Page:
One example turns the old experience of emailing a Powerpoint deck on its head. As the four quadrants blur, it becomes absurd to simply send a Powerpoint without including a video narration. This creates another big opportunity for mmhmm, as Libin explains:

The PowerPoint deck isn't meant to be looked at by itself. You should do an interactive recording that the audience can consume as a movie or as a deck, as a hybrid of both.

We don't really think of ourselves as primarily about meetings. We think meetings are an important use case, but not the main one. We really think about ourselves as making you more effective every time you're interacting with the world through a video.

This is something most people are not naturally good at, he explains. It's a different skill set to be charismatic and captivating on video than it is in person. Alongside its software, mmhmm is building an ecosystem of consultants and trainers who will help its customers get the most out the platform, as well as extending into new techniques and use cases. Libin says:

We just want people and companies to be successful using mmhmm. So it's very much in our interest to learn together with our customers about how to make this stuff really good.

My take

I can hardly wait for the PC version of mmhmm to arrive. This is one of those apps that you want as soon as you see it in action — something that Libin says certainly helped when he was making his funding pitches over the summer. The reason is that we're all so much more reliant now on video for business communication. Yet despite all the efforts of the likes of Zoom, Microsoft and WebEx to make them more palatable, video meetings seem to suck all the energy out of the participants. They desperately need mmhmm's lively visual effects.

One way to reduce the drain of video meetings on all of our time is to add more automation around and outside of them — something all of the main video meeting platforms are working hard to do by linking up with an ecosystem of complementary apps. But that still leaves those moments of engagement when there's no substitute for seeing and showing in a live conversation. This is mmhmm's sweet spot.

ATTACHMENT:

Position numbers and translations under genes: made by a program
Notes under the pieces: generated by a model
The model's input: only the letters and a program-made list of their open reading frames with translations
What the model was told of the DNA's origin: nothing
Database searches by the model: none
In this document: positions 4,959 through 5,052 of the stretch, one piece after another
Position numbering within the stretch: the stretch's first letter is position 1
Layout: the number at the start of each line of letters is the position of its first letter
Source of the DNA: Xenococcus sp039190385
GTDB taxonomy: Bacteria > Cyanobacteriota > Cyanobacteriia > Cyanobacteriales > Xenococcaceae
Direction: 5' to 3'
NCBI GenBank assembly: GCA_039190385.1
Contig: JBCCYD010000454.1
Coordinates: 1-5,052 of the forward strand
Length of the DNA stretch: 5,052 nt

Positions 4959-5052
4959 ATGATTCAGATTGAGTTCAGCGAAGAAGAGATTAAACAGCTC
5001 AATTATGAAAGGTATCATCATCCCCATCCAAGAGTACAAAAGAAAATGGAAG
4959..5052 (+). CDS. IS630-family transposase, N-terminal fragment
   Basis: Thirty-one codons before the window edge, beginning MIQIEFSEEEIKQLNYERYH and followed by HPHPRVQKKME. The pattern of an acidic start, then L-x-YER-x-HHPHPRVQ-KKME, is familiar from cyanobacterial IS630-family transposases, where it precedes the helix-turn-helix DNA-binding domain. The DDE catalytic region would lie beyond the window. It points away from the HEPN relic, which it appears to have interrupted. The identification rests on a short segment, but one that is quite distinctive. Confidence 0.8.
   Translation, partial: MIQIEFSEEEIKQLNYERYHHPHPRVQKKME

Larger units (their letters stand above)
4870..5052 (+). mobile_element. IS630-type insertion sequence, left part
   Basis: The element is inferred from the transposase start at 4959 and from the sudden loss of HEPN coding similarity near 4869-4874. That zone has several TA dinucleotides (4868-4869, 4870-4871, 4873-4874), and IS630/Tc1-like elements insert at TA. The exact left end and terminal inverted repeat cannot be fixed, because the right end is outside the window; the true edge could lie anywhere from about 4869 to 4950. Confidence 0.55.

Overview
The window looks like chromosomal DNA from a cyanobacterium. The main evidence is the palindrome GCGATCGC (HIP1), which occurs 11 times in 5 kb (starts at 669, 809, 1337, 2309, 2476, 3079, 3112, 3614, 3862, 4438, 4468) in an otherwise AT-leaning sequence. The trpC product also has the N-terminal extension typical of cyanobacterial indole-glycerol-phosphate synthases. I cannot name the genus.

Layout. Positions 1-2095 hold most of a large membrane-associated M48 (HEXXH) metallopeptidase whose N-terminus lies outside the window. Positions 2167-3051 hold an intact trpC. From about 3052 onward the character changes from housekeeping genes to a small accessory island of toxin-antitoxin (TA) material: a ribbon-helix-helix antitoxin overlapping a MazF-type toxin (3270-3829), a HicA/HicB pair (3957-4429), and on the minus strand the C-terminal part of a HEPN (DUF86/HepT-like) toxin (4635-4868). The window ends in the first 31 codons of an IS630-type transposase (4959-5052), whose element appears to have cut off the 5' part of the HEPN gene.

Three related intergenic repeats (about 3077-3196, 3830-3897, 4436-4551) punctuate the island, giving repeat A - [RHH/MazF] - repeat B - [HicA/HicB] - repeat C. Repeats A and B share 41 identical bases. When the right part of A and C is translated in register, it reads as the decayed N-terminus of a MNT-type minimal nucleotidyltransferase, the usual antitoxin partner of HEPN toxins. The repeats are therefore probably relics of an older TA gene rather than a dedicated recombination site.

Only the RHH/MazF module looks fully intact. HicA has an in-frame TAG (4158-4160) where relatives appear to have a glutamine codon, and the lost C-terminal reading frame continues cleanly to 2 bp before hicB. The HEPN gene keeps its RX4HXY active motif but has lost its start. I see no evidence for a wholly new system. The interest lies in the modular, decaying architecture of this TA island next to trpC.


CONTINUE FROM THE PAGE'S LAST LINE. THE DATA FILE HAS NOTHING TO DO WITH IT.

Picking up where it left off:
Libin believes there will be a huge business market for this kind of app, even while the experience it delivers will have a strong consumer flavor. There are obvious use cases in sales pitches and investor roadshows, product showcases, education and training, even entertainment. I can even see this being a tool that customer service teams could adapt to liven up remote support calls and resolve issues faster.

The one big question mark is whether what mmhmm offers really is a standalone product opportunity, rather than a feature that the main video platforms will simply add into their own products as they continue to refine their own offerings. That depends on whether mmhmm's bigger rivals have the imagination to look ahead to where the category is headed. Libin's view is that the far-reaching nature of the shift to video provides plenty enough future roadmap for mmhmm to stay ahead of the game. Leaving our call on an intriguing note, he tells me:

What we've built now isn't the thing that people should be copying. It's what we're doing next.